Having read about the pending closure of a Dublin wine shop, an article on the demise of the independent bookshop by Peter Merholz, and the perennial problem of commoditisation, I began thinking about parallels with the wine world.
On the demise of the independent bookshop
From Peter Merholz over on the Adaptive Path blog and the demise of the independent bookstore (Cody’s in San Francisco).
They stuck with an outdated 20th (19th?) century notion of being a collection of shelves filled with books, and didn’t embrace the 21st century reality of providing a distinct experience that connects with their customers.
Blaming the customer
From an independent Irish wine retailer:
From a retail point of view, it has become more evident that alot of customers don’t appreciate the differences between a specialist wine shop and your run of the mill supermarket. While I very much hope to stay on working in the wine business, I have strong concerns that shops such as mine will struggle to survive as the large multiple retailers continue to use alcohol as a loss leader.
This seems to be a common enough scenario, with Peter Merholz’s article on bookstores also featuring the selfish customer,
the tenor of the discussion around these failing stores places blame on the customers who no longer shop there (or who never did).
While I sincerely sympathise with the situation above, I take issue with blaming the customer for the demise of the business and the inability to adapt to new challenges (doing the same thing as you’ve always done and expecting a different result).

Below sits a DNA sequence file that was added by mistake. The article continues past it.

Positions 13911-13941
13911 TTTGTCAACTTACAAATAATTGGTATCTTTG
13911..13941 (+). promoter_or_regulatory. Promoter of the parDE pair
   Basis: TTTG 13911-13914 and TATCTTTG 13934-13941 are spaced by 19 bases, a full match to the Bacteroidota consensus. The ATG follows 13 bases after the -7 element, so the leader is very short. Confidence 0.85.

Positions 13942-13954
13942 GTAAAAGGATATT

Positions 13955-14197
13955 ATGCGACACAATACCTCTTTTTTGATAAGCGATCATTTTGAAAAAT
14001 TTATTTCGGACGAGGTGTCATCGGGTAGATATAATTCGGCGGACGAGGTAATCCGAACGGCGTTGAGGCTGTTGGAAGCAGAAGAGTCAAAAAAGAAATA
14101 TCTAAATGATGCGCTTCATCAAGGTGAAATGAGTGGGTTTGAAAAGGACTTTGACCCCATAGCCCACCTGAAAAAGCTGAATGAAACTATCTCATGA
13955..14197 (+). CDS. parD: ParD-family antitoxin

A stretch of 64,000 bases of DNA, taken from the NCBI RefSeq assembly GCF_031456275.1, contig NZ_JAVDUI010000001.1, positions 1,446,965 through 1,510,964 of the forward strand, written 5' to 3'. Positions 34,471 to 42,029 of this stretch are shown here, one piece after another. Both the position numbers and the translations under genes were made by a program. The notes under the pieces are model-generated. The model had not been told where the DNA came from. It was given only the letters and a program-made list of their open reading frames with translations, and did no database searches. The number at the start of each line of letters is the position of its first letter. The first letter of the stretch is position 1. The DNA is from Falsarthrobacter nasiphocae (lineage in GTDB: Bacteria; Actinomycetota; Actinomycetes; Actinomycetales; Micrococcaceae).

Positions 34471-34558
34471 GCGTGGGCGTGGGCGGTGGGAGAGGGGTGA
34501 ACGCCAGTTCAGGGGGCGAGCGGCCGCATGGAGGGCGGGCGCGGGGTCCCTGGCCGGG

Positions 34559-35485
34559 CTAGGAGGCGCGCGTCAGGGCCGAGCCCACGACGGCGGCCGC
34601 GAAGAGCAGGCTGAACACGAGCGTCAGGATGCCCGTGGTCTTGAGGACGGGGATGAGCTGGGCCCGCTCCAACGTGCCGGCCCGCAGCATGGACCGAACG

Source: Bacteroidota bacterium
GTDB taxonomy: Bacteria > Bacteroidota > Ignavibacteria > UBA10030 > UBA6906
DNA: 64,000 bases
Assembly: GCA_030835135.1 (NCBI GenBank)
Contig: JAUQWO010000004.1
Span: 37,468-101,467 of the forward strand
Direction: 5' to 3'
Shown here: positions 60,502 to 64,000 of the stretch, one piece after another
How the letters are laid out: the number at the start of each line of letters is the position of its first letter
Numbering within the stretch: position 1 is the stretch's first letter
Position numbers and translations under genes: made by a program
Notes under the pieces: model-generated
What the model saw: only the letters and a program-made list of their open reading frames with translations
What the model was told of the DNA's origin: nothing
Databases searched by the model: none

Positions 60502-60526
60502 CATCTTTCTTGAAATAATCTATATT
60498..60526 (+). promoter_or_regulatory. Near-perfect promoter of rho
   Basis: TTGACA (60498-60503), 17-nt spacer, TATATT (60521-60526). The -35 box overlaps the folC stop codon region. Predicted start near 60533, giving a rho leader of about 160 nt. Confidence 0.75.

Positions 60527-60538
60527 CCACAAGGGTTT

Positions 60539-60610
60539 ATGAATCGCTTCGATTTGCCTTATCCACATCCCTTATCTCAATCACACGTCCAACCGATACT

Granted, there are huge challenges facing the small independent shop, whether it’s a small grocery or wine shop against the virulent sprawl of Londis, Spar and Centra convenience stores or the supermarkets.
Darwin: adaptation is the key to survival
How can a small retailer compete with large supermarkets (and uninformed customers)?
Cody’s never offered comfy chairs or coffee. It never tried to be a destination. It just did the same thing it always did.
If bookshops should be creating a “desirable literary experience”, surely wine shops can also dare to be different by creating a desirable destination.
It’s not easy creating new customers andn even better, creating loyal fans.
So, what can wine shops do about the challenges they face? To me, it’s a case of adopting small but evolutionary changes:
- Take an interest in every customer that comes to your shop
- Always have a few open bottles in your shop
- Offer free wine lectures from your shop (so people can buy)
- Offer wine cards to get people to try different grapes or wines from around the world
- Start a local wine club
- Write a book on wine (for non-wine people)
- Sponsor the wine at a small non-wine event
- Offer wine tastings in company’s offices
- Get on YouTube, Facebook etc.
Case study: Enowine, Dublin
One small example is Enowine in Dublin’s IFSC. Everyday, Enowine, a shop I genuinely enjoy going to, has up to 40 wines available for tasting from their Enomatic system. This is not just a shop, but a destination with comfy sofas, books and magazines on wine.
Of course, some may say they are “preaching to the converted” i.e. wine people but they offer a different experience to any other wine shop I’ve been to in Dublin..
Case study: Gary Vaynerchuk’s Wine Library TV
Gary Vaynerchuk is a great case study in how he has evolved his business using innovation, 21st century thinking and some plain common sense.
- Not reading trends, but talking to every customer that came in the door.
- Not playing in the playground that you’re supposed to – i.e. not swimming around in wine circles the whole time.
His interview on the “Big Idea”, (CNBC) is worth a look.
There are huge opportunities to reach new customers in person and online yet most of the main players in Ireland have yet to catch on.
A wine shop owner recently asked why I was blogging. I gave a predictable answer,
“You’ve asked the wrong question. It shouldn’t be why I’m blogging about wine, but why you aren’t“.
Of course, there are some already daring to be different.